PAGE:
• Audiologic Evaluation (cont.)Environmental sounds (closed and open set)Speech reading (lip reading) ability Electrical response audiometryAuditory discriminationTranstympanic electrical stimulation (promontory or round window test)

  • Medical EvaluationClinical history and initial interviewPreliminary examinationComplete medical and neurologic examinationCochelar imaging using computed tomography (CT or magnetic resonance imaging (MRI)Vestibular examination (electronystagmography)EKGPsychologic or psychiatric assessment or bothVision testingAssessment for anesthetic procedures

  • CT Findings

  • ContraindicationsIncomplete hearing lossNeurofibromatosis II, mental retardation, psychosis, organic brain dysfunction, unrealistic expectationsActive middle ear diseaseCT findings of cochlear agenesis (Michel deformity) or narrow IAC (CN8 atresia)Dysplasia not necessarily a contraindication, but informed consent is necessaryH/O CWD mastoidectomyLabyrinthitis ossificansfollow scansAdvanced otosclerosis

  • Rehabilitation1-6-12 programBinaural Hearing Aid

  • Whos eligible?Currently:Adults: severe to profound sensorineural hearing loss in both ears Children (below age 2): a profound sensorineural hearing loss in both ears Age 12 months or olderReceive little or no benefit from hearing aidsAdults:
  • Surgical ProcedureAll electrode insertions are carried out through the facial recess approach. Various incision designs are used to allow wide exposure of the mastoid and squamous portions of the temporal bone. The temporalis muscle and periosteum are widely stripped to accommodate a table for the pedestal of the Ineraid device or the receiver-stimulator of the other devices. The mastoidectomy is not widely saucerized, but instead overhanging ledges are purposefully maintained. Care must be exercised so as not to damage the fibrous annulus during the facial recess approach..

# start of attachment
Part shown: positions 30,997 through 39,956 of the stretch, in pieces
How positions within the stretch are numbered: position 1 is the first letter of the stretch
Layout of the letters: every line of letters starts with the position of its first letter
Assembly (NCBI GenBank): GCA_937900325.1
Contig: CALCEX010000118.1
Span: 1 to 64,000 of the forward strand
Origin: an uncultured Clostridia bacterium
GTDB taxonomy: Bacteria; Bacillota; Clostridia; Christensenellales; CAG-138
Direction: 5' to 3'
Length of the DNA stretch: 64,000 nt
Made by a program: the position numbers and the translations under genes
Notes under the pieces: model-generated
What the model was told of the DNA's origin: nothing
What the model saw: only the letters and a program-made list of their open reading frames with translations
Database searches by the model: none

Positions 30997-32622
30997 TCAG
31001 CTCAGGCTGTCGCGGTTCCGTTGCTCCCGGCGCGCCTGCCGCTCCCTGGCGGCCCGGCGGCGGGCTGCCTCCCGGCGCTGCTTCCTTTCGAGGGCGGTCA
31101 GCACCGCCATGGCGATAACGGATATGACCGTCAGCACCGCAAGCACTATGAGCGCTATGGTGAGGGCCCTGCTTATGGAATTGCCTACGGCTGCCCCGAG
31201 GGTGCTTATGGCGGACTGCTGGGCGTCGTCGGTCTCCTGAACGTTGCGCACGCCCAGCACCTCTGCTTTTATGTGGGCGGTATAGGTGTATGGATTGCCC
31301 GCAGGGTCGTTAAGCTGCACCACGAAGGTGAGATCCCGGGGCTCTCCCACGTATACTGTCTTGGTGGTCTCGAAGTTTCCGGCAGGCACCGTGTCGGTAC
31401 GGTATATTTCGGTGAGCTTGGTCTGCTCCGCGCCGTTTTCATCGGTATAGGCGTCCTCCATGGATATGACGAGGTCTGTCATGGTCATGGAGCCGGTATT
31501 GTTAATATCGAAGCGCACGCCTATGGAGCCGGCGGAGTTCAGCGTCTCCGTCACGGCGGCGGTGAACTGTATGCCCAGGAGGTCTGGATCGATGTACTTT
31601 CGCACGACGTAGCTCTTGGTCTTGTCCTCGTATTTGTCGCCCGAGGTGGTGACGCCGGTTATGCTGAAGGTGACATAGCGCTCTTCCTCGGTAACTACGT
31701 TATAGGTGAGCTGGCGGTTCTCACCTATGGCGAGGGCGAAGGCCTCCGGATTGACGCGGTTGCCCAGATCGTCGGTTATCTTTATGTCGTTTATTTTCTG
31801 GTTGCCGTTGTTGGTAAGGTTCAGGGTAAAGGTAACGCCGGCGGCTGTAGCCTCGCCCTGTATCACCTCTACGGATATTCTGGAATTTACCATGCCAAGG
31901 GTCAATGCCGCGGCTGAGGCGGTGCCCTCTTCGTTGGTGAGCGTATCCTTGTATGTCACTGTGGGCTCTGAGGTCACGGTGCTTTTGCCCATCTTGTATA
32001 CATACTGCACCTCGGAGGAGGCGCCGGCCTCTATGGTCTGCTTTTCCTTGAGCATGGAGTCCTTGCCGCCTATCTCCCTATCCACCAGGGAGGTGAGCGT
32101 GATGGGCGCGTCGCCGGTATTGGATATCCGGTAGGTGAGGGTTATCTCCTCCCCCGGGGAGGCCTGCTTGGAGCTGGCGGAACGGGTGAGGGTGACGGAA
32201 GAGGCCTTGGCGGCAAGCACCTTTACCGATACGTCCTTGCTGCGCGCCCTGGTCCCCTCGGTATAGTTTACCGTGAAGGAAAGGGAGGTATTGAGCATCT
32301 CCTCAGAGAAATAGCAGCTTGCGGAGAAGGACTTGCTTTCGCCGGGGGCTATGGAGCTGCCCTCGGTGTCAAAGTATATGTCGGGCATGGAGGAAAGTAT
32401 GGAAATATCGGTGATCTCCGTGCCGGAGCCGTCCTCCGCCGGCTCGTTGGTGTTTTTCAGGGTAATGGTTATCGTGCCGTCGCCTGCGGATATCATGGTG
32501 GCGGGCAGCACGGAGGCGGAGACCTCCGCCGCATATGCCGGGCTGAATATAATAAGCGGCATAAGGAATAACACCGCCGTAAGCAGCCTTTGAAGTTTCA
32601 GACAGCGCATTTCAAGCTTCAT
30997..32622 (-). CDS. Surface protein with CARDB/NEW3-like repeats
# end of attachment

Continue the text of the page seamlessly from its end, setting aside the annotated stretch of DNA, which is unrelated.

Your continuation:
• Surgical Technique

  • Complications:A. Intraoperative

    1. Intraoperative cannot be placed appropriately. 2. Insertion trauma 3. Gusher

  • Complications (cont.):B. Postoperative 1. Postauricular flap edema, necrosis or separation 2. Facial paralysis 3. Transient vertigo is more likely to occur on a totally nonfunctioning vestibular system. 4. Pain is usually associated with stimulation of Jacobsons nerve, the tympanic branch of the glossopharyngeal nerve. 5.Facial nerve stimulation 6. Meningitis 7. Device extrusion

  • Rehabilitation Tuning or mapping of the external processor to meet individual auditory requirements after 3 - 4 weeks postop.

  • Rehabilitation

  • Rehabilitation

  • Rehabilitation

  • Rehabilitation

  • Rehabilitation

  • Rehabilitation

  • Rehabilitation

  • Pediatric ImplantationFive years after approval was given for adult implanta-tion by FDA, approval of cochlear implants for use in patients ages 2 to 17 years was granted. The major concerns regarding implantation in children included difficulty in evaluating the young childs hearing impairment, assessing the performance and effect of implantation on the childs development compared with traditional types of training, the risks of implantation (both intraoperative and long term), the effects of implantation on the auditory system, and the challenges of effectively programming such sophisticated devices in children.

  • New ConceptsAgeABI Binaural CI

  • Auditory Brain Stem

Search related